Dennis Avery is an agricultural and environmental economist and a senior fellow for the Center for Global Food Issues: In a recent New York Times column, Nicholas Kristof misleads us about the awful history of Easter Island (2,300 miles west of Chile), whose vegetation disappeared in the cold drought of the Little Ice Age. In doing so, he blinds modern society to the abrupt, icy climate challenge that lies in our own future.
Bryan Leyland, founding secretary and energy issues adviser for the International Climate Science Coalition (ICSC). Tom Harris is the ICSC’s executive director. Modern highly efficient coal-fired power plants with stack gas cleanup – the kind that can be built all over the world – are as clean as they can be. Their emissions consist of water, CO2 and nitrogen. The stack gas cleanup removes virtually all the real pollutants, especially sulphur dioxide and nitrous oxides.
Paul Driessen, senior policy analyst for the Committee For A Constructive Tomorrow (www.CFACT.org): Demands that the world replace fossil fuels with wind, solar and biofuel energy – to prevent supposed catastrophes caused by man-made global warming and climate change – ignore three fundamental flaws. 1) The unprecedented warming and disasters are not happening. 2) The process of convicting oil, gas, coal and carbon dioxide emissions of climate cataclysms has been unscientific and disingenuous. 3) Renewable energy proponents pay little or no attention to land and raw material requirements, and associated environmental impacts, of wind, solar and biofuel programs on scales required to meet mankind’s current and growing energy needs, especially as poor countries improve their living standards.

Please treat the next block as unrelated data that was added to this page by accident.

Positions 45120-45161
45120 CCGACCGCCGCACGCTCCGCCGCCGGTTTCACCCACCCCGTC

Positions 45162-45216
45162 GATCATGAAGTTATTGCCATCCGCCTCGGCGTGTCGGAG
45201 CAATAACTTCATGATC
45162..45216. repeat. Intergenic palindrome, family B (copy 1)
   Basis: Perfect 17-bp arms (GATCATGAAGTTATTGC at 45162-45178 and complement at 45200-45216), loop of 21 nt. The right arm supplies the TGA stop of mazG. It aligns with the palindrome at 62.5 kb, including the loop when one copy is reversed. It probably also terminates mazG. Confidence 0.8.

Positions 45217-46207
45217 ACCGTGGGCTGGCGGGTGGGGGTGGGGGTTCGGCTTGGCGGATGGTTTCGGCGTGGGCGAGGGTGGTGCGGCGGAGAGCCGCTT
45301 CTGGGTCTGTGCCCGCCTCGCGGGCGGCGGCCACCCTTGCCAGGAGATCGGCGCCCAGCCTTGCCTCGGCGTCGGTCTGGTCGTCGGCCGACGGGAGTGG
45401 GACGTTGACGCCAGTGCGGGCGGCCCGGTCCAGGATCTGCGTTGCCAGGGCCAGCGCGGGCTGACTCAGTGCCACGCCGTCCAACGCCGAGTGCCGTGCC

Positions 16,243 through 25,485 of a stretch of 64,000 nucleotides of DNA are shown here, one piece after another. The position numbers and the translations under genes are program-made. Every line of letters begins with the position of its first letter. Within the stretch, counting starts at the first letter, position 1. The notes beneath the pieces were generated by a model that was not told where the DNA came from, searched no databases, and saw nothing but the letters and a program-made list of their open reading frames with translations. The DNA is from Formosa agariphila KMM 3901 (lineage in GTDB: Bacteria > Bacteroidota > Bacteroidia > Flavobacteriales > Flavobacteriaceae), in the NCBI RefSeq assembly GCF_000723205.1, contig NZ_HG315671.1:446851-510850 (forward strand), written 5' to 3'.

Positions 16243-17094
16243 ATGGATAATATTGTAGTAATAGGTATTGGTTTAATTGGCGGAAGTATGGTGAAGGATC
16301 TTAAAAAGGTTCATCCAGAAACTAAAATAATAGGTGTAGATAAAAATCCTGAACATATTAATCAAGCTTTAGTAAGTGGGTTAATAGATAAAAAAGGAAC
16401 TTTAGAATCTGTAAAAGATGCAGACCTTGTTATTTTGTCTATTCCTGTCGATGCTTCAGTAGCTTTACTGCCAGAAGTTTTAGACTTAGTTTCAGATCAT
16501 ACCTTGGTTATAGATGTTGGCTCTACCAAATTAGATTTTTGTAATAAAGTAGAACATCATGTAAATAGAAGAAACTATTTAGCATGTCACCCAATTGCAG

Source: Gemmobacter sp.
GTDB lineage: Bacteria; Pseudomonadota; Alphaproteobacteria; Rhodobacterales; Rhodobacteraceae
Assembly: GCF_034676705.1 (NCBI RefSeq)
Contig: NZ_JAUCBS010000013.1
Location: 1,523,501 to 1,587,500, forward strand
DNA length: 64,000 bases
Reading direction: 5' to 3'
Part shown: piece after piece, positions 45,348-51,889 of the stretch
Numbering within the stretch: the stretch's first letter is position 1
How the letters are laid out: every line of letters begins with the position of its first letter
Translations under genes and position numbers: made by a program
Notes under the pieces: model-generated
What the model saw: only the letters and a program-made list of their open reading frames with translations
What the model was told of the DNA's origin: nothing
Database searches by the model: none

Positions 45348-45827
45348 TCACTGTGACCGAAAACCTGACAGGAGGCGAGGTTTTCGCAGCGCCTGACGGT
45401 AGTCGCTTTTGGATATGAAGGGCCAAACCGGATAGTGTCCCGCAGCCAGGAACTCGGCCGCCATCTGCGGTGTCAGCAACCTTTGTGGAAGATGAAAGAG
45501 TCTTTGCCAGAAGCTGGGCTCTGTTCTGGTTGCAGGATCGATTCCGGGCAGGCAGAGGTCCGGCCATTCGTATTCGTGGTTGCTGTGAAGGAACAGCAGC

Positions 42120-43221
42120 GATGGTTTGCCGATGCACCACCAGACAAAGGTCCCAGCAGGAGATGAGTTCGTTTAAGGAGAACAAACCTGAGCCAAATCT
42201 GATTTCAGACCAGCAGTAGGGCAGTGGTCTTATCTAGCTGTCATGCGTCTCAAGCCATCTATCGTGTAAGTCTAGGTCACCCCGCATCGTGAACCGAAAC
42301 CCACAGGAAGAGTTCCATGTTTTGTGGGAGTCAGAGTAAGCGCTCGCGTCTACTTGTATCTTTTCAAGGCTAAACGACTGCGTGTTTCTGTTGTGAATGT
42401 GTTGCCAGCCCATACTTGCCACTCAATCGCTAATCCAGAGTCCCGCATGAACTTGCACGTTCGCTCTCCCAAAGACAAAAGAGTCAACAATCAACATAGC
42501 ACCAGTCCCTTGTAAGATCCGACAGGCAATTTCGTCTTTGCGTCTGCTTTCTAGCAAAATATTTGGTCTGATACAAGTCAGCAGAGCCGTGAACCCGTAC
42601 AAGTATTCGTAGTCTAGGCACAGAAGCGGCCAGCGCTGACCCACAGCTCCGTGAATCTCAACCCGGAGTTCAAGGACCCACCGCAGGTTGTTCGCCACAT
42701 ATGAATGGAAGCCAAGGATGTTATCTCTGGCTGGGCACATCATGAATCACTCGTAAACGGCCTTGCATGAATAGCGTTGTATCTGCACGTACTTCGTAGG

Paul Driessen, senior policy analyst for the Committee For A Constructive Tomorrow (www.CFACT.org): Western USA conflagrations jump fire breaks because these ferocious fires are fueled by unprecedented increase in combustibles that radical green policies have created. These monstrous fires generate their own high winds and even mini tornadoes that carry burning branches high into the air, to be deposited hundreds of feet away, where they ignite new fires. It has nothing to do with climate change. Remove some of that fuel – and fires won’t get so big, hot, powerful and destructive.